T-minus 56 days until impact... but not quite.
NASA says its automated tracking systems at the Center for Near-Earth Object Studies in the U.S. state of California has detected an asteroid so big that it could wipe out the entire human race.
Officially called 52768 (1998 OR2), the giant space rock is hurtling toward Earth at a speed of 31,320 km/h – or 8.7 km per second. If the asteroid keeps up this pace, it is expected to close in on our planet around April 29.
But before you start running around like a headless chicken out of pure panic, hear this out: Scientists say it will only make a “close approach” and not actually enter Earth’s orbit, as per the Daily Express.
Approximately measuring up to 4.1 kilometers (2.5 miles) across, the rock's size puts it in Planetary Society’s "very dangerous" category, which includes all space objects close to or larger than 1 km in diameter and puts them on a scale that threatens global destruction.
“Small asteroids – few meters – hit frequently and burn up in the atmosphere and do little damage," Bruce Betts from the nonprofit said.
"Chelyabinsk-size asteroids – about 20 m that hit in 2013 – create shock waves that shatter windows and cause injuries. Tunguska-sized – about 40 m that hit Siberia in 1908 – could completely destroy a city or create a tsunami. Larger asteroids that hit on average less often could cause regional destruction," he added.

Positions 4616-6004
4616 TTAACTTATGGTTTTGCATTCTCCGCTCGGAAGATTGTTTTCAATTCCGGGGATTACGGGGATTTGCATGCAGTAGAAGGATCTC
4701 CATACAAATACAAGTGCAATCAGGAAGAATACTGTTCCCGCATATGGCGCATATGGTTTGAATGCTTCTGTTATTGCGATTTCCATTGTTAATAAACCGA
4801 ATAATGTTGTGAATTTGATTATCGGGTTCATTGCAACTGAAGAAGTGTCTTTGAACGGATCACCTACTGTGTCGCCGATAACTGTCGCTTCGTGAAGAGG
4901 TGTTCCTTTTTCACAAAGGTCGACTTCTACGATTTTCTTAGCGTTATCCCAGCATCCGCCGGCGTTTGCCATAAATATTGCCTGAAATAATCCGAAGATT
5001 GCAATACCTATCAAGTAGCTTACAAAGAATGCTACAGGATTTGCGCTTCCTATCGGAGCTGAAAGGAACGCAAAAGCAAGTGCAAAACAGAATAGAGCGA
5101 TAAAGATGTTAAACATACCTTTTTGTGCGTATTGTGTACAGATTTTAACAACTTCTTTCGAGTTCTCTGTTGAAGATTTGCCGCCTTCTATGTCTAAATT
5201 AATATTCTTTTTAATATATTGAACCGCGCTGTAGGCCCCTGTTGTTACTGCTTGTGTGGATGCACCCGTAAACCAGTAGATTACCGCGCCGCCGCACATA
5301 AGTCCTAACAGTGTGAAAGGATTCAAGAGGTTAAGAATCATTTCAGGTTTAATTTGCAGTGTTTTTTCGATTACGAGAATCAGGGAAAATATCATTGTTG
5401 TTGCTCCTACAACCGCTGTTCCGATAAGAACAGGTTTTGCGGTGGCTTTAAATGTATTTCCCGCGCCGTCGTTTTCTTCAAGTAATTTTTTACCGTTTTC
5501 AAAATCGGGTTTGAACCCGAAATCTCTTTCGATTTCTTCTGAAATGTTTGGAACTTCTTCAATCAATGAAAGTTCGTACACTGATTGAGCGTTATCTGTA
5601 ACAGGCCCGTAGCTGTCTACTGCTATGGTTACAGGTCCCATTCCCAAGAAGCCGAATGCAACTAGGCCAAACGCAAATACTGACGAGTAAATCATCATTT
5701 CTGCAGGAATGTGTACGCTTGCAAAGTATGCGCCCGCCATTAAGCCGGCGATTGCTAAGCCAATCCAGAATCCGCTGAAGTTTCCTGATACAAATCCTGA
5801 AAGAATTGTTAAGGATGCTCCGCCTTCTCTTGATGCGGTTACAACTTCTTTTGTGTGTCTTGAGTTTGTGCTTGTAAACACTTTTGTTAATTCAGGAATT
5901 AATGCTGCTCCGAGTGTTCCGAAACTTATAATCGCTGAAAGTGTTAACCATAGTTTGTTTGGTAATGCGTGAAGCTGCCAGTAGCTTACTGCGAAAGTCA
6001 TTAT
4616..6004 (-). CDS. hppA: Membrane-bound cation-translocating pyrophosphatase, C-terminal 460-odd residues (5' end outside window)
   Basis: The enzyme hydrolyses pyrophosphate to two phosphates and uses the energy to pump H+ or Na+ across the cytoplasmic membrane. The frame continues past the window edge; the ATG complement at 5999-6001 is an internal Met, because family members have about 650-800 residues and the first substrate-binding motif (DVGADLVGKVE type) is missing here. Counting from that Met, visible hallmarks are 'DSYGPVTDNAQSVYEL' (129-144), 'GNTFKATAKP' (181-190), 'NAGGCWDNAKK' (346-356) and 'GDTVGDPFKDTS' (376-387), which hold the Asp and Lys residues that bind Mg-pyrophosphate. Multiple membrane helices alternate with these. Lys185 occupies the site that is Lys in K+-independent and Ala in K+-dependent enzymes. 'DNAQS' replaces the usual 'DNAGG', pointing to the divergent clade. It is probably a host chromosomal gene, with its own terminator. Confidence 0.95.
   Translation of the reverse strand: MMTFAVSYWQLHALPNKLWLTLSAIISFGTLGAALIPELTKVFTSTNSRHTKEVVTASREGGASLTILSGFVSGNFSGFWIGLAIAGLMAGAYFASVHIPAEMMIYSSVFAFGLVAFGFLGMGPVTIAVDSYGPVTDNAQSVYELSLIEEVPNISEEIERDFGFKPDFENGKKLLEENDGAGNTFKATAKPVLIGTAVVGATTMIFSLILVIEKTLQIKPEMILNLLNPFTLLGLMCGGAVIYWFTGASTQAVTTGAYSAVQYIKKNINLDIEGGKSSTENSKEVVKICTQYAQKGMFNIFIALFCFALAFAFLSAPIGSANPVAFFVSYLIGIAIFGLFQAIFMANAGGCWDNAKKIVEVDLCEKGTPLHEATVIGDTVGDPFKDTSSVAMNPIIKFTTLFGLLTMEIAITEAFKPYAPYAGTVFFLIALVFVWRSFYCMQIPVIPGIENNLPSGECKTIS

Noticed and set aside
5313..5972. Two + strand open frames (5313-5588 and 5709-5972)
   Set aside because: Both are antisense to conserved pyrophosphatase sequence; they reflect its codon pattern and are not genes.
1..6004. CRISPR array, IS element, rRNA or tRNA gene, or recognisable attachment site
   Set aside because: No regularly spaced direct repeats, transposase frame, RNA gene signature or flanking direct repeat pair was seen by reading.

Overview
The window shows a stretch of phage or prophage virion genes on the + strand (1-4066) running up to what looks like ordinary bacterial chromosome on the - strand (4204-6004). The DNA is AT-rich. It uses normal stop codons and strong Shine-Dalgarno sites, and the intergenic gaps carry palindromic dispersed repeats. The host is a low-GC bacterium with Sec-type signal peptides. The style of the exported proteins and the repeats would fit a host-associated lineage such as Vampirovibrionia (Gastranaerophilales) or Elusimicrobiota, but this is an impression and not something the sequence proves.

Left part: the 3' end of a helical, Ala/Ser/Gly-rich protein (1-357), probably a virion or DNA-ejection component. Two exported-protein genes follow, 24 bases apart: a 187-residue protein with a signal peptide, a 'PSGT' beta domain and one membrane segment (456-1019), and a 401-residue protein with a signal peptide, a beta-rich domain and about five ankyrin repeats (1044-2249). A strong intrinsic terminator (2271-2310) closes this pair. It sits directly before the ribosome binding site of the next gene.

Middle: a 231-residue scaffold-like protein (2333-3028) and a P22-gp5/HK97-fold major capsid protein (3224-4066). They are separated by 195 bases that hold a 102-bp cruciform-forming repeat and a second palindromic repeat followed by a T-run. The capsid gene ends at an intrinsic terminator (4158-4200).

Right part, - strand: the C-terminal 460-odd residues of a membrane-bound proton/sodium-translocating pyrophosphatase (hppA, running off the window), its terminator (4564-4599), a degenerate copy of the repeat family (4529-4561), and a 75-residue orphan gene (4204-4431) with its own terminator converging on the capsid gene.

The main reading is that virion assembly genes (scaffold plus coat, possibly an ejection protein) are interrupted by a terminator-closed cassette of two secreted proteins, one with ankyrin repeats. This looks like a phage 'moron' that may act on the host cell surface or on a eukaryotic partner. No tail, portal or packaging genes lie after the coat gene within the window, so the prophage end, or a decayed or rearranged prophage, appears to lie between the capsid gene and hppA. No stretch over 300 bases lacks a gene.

“Even larger asteroids that hit even less frequently could cause a global catastrophe," he said.
The U.S. National Science and Technology Council had also warned in its preparedness strategy report in 2018 that objects of that size "can trigger earthquakes, tsunamis, and other secondary effects that extend far beyond the immediate impact area."
NASA first spotted 1998 OR2 flying around the sun in 1987, later confirming its orbit and classifying it as a "potentially hazardous" near-Earth object (NEO). For an asteroid or comet to be considered a NEO it must come within 50 million km of Earth's orbit.
However, according to astronomers, there is a one in 50,000 chance that asteroids will hit Earth every 100 years, so there is no need to lose sleep worrying over space rocks.
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